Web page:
HIST 309 Empire and Medicine: Disease, Contact, and the Development of Biomedical Knowledge

Instructor: Megan Greene

Day & Time:
Online | 1st Half

Category Fulfillment: II

Anti-cholera inoculation, Calcutta, 1894.

Empire and Medicine: Disease, Contact, and the Development of Biomedical Knowledge

This course will explore the relationship between empire and medicine. Course readings will examine the ways in which empire and imperialism led to developments in modern biomedicine as well as the ways in which medicine made imperialism possible. The main course topics will be: disease and conquest; colonial appropriation of local medical knowledge; the dissemination of colonial ideas of sanitation and hygiene and the ways those ideas shaped colonial views of the bodies and cultures of colonized peoples; the creation of hospitals in colonized spaces and research institutes in metropolitan spaces; and colonial bodies as subjects or sites of experimentation and discovery. The course will use examples from the western conquest of the Americas in the sixteenth and seventeenth centuries, nineteenth and twentieth century European imperialist expansion into and colonial practices in Africa and Asia, and the Japanese empire in East and Southeast Asia in the early to mid-twentieth century. This course would be great for any student interested in the history of empire or the history of medicine, or for any student interested in how empire and imperialism have shaped many of our everyday institutions and attitudes.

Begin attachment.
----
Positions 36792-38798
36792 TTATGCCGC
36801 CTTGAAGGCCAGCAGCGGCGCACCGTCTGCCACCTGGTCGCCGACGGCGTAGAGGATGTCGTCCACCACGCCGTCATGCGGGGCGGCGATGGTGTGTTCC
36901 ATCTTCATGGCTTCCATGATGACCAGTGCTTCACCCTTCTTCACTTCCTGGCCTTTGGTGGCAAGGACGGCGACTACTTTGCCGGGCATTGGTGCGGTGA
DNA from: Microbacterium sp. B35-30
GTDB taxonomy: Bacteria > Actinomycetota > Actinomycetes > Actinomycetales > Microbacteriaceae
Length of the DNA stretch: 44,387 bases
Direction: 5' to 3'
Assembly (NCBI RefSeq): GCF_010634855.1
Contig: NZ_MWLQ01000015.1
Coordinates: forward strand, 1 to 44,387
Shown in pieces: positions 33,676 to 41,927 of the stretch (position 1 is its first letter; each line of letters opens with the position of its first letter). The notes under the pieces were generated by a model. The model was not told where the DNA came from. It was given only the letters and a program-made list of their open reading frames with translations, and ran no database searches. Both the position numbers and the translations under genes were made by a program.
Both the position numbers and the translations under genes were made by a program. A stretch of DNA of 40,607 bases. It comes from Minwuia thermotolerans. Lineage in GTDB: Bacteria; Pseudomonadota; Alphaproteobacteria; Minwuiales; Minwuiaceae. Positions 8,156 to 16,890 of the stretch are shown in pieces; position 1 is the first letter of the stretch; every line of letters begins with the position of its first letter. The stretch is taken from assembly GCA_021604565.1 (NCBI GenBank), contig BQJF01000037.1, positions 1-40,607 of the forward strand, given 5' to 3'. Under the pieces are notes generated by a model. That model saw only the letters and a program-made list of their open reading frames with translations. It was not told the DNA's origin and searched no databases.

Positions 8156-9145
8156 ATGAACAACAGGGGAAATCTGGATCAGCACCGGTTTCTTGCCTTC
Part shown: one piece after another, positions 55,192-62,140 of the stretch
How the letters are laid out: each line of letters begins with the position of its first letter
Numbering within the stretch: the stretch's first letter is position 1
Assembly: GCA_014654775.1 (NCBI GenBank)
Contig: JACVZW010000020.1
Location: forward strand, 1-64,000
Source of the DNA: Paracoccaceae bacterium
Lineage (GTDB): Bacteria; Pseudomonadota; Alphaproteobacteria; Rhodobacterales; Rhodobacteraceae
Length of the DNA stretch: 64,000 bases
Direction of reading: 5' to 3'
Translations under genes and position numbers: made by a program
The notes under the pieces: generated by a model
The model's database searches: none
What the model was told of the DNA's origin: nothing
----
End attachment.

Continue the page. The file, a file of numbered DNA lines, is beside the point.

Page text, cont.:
HIST 309 is an 8-week, asynchronous online course. Each week will have a module with a short, recorded lecture, readings, an online discussion, and a very easy online reading quiz. In addition, there will be some sort of reading/writing exercise each week such as annotations of sources in Perusall or short analytical papers on the readings. In some weeks you’ll also write brief written reflections on the actions of the people we are reading about. 

3 credits

Category II (non-western)